But the party’s descent began before Trump, and it will continue after him. It’s not Burkean. It’s Hannitized: radical and oppositional, angry and conspiratorial, dismissive of opponents’ legitimacy, and unmoored to any ideology beyond owning the libs, accumulating power, and cutting taxes. It rages at the enemy du jour — the deep state, antifa, China, Hunter Biden, whatever — but has become so intellectually bereft that it no longer competes in the marketplace of ideas. Instead, it invented its own reality.
3. There’s no price for shamelessness.
In 2013, as the U.S. clawed back from the Great Recession, House Republicans brought the world economy to the brink by manufacturing a debt crisis. Four years later, with the GDP growing and Trump in the Oval, they voted to give the wealthy a trillion-dollar tax cut. Now, with Joe Biden taking the reins, deficits are a problem again, though the country is facing a dark winter of COVID deaths, evictions, business closures, and layoffs.
So we can’t have $1,200 stimulus payments and $600-a-week unemployment supplements and aid to state and local governments. We get piddly-ass $600 checks, a few weeks of $300 unemployment assistance, dark money loopholes for special interests, and a tax break for three-martini lunches that Democrats traded for expanding a tax credit for poor families. Tough luck, cities!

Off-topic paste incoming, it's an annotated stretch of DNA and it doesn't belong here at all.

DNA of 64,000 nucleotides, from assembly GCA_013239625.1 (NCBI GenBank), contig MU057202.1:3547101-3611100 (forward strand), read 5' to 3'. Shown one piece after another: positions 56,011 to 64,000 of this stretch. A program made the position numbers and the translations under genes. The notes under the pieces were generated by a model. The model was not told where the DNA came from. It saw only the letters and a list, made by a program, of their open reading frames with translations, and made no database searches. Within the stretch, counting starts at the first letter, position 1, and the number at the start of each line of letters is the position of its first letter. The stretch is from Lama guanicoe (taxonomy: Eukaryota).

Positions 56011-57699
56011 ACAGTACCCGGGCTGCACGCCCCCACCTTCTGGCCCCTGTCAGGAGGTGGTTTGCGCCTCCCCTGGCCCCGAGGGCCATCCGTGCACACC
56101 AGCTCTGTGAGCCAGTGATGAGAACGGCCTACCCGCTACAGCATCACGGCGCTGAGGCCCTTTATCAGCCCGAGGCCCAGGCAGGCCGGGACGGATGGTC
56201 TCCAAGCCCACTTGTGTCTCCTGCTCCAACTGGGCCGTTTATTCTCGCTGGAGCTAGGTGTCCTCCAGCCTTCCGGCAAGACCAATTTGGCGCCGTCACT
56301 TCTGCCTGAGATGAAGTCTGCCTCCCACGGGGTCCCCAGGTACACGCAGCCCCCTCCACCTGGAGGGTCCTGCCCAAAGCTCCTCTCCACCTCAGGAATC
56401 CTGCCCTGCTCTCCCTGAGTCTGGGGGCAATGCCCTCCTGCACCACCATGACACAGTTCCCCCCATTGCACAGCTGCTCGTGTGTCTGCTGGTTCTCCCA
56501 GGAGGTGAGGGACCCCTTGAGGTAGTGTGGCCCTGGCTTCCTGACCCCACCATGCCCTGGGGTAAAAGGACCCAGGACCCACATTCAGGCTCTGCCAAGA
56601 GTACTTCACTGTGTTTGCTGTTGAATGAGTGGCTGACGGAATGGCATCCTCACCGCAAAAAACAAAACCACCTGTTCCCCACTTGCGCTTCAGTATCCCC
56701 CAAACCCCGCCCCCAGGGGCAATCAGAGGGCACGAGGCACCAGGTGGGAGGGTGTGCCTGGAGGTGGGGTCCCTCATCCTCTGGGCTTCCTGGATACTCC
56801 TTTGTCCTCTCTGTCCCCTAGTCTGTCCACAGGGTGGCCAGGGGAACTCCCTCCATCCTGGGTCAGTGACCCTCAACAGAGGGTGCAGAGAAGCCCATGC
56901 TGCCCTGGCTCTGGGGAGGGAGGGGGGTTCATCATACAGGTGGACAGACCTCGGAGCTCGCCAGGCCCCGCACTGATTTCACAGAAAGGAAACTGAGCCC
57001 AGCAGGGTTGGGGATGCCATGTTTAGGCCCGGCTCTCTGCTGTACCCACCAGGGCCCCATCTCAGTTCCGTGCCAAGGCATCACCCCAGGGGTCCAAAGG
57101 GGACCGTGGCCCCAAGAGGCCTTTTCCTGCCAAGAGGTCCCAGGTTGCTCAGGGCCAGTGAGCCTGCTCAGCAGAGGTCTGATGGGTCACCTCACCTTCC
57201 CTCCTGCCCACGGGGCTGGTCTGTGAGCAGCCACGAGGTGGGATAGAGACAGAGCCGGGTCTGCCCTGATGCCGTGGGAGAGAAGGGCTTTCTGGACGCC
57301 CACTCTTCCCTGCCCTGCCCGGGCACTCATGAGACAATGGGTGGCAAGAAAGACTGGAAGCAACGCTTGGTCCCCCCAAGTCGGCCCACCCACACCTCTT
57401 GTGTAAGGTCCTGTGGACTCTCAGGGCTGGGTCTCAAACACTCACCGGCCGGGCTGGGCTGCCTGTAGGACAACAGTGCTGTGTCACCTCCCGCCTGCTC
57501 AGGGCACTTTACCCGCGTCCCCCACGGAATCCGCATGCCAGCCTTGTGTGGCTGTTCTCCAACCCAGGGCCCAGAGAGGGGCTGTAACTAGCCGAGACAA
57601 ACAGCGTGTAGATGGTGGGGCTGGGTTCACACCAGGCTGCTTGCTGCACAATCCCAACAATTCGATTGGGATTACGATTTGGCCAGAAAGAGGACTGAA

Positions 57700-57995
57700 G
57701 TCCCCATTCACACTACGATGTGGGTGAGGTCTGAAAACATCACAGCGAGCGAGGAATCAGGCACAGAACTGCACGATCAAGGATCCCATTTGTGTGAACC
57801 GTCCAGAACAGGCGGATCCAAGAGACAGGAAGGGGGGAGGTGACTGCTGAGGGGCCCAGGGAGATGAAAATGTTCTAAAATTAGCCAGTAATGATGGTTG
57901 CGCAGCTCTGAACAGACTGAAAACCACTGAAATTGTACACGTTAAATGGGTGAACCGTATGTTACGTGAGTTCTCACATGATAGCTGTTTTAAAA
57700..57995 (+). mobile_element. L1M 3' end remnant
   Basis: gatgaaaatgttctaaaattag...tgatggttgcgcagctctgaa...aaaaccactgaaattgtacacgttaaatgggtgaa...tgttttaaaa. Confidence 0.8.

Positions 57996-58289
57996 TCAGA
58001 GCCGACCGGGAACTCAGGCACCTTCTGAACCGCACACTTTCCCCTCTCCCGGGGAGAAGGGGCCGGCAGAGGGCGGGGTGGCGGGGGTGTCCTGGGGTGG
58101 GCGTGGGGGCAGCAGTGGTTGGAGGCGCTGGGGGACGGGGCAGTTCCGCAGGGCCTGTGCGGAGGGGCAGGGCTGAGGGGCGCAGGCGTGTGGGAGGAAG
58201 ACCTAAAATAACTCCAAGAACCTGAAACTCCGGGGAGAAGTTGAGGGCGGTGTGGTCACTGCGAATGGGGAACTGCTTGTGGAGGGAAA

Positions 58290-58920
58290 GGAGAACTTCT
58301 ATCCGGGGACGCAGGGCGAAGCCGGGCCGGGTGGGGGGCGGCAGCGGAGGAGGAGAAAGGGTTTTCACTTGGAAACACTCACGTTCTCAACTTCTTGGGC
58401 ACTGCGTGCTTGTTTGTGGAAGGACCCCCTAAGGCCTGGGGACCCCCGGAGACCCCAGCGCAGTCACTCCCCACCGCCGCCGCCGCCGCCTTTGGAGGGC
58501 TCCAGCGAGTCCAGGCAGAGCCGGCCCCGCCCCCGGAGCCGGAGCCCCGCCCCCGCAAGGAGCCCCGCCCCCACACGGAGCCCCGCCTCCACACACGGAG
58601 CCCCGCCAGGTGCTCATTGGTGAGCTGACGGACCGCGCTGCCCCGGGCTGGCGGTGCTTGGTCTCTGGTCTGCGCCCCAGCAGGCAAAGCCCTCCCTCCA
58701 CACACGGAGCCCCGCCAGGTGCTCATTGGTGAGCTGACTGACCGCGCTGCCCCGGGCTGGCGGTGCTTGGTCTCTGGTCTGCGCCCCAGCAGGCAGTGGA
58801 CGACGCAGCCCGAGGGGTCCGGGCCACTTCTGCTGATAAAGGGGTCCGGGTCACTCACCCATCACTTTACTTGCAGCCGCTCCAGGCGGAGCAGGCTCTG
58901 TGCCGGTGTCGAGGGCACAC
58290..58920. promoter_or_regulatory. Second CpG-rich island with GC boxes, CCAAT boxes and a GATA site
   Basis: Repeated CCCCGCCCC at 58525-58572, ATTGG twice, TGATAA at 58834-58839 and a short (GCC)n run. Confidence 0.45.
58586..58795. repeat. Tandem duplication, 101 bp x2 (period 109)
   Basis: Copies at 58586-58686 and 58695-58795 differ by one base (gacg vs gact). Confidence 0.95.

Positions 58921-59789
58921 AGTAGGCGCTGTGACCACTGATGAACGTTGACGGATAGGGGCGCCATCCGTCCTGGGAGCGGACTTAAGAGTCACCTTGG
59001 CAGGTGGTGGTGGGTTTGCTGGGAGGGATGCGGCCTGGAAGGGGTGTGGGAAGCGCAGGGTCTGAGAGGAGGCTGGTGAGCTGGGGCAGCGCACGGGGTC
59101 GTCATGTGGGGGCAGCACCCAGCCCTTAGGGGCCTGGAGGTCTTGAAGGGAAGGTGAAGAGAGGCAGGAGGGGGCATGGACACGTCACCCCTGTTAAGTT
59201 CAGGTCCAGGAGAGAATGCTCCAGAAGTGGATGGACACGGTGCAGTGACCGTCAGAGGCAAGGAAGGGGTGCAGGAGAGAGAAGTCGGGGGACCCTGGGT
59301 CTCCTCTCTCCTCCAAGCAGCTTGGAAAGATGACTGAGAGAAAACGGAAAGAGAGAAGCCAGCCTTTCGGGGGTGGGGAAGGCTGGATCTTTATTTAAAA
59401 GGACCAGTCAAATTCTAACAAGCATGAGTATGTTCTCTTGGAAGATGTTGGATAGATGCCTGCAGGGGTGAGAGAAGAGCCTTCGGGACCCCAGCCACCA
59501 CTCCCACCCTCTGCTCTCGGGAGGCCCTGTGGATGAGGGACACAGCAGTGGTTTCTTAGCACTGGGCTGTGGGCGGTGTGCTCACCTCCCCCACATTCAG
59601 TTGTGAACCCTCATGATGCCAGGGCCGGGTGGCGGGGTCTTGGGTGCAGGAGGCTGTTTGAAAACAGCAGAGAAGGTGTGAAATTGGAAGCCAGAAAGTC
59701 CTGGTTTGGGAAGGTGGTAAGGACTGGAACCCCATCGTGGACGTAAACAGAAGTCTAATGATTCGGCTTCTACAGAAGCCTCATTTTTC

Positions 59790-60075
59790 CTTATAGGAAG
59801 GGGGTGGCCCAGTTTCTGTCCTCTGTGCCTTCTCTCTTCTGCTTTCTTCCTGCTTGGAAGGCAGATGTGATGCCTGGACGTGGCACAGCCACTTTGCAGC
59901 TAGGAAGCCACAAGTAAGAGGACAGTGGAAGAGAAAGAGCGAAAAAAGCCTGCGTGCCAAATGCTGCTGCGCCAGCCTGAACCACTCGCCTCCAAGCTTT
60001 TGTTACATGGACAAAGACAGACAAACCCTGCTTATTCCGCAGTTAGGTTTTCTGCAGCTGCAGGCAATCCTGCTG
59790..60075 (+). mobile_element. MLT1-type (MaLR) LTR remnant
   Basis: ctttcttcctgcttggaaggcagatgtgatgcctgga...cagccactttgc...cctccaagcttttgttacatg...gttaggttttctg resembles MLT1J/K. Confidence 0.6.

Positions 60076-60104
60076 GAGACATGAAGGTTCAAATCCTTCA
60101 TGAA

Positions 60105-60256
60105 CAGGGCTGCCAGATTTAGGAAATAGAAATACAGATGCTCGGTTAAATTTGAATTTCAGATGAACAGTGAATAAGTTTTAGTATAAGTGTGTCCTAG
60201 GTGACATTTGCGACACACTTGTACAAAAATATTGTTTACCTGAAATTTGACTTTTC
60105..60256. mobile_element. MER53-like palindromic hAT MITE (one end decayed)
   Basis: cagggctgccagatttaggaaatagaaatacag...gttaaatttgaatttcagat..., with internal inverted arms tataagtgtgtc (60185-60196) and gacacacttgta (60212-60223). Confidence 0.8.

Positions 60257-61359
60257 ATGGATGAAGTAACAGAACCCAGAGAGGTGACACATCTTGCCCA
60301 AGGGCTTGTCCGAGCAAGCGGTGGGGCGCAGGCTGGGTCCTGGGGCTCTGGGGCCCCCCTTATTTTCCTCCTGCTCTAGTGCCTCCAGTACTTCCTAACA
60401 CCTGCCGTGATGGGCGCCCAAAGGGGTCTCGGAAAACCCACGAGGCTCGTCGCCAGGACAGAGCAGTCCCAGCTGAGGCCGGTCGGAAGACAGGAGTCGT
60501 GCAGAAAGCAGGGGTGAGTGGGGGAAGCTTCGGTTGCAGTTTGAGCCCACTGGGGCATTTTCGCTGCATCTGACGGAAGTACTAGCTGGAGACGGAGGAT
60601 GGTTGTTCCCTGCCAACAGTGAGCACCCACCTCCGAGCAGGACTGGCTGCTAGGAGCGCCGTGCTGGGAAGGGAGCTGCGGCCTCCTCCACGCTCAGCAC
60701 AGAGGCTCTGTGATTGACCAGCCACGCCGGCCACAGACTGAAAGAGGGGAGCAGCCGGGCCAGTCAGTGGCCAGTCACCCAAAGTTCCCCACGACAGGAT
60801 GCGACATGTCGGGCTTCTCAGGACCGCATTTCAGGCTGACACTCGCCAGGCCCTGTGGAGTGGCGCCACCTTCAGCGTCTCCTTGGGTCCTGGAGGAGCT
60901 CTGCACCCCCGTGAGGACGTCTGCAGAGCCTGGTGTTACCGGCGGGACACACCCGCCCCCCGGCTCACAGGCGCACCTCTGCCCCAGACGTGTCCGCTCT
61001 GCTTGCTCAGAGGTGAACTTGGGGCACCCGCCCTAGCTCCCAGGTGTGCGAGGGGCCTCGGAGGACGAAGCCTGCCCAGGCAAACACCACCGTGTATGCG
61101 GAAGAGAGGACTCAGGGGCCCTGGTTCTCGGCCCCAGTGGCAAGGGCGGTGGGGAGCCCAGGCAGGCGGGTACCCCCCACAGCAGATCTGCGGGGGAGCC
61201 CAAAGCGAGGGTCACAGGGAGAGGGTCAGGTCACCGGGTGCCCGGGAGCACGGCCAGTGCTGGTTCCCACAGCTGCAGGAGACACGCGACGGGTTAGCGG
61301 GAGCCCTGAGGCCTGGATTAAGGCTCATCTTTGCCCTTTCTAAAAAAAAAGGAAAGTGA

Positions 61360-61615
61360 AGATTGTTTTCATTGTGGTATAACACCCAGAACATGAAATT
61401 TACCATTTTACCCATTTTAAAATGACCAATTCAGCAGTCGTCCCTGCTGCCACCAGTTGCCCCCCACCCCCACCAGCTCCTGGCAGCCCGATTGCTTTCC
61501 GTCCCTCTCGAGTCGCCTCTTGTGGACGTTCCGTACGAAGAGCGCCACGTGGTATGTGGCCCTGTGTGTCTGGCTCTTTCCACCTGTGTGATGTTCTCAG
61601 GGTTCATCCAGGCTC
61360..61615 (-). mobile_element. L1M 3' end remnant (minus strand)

Republicans realized something about politics in a polarized era in which conservatives get their information from an echo chamber: There’s no price for shamelessness. Hypocrisy, either — which the Amy Coney Barrett confirmation neatly illustrated. Norms mean nothing. Power is the only currency. If you have it, use it.
4. The system is broken.
Anti-Trump Republican exiles comprised a key part of Biden’s coalition — which doesn’t bode well for progressives, particularly after Democrats fell short of their congressional expectations. Party leaders see their path to power by accommodating white moderates, which means marginalizing their left flank.
Whatever logic there is behind this strategy exists only because of the undemocratic nature of our democracy. Biden won by more than 7 million votes — 4.5 percentage points. Senate Dems will represent between 20 million and 41 million more Americans next year than Senate Republicans, depending on the outcomes in Georgia. And House Democrats earned 5 million more votes than House Republicans.
Yet Biden squeaked by in Arizona, Wisconsin, and Georgia, which together had enough electoral votes to hand Trump the White House. Senate Democrats will either be in the minority or clinging to a 50-50 split. House Democrats barely kept their majority.
The country isn’t conservative. But by bestowing outsize power on white rural voters, our anachronistic system has deceived us into thinking it is. In turn, that’s fomented an almost Jacobin cycle of Republican radicalization while constraining policy options. We don’t do what needs to be done. We do what those in the empowered and entitled minority deem acceptable, then praise them for giving us crumbs.
The wider the gap between the necessary and the possible, between what the people want and the government provides, the more imperiled the American experiment will become.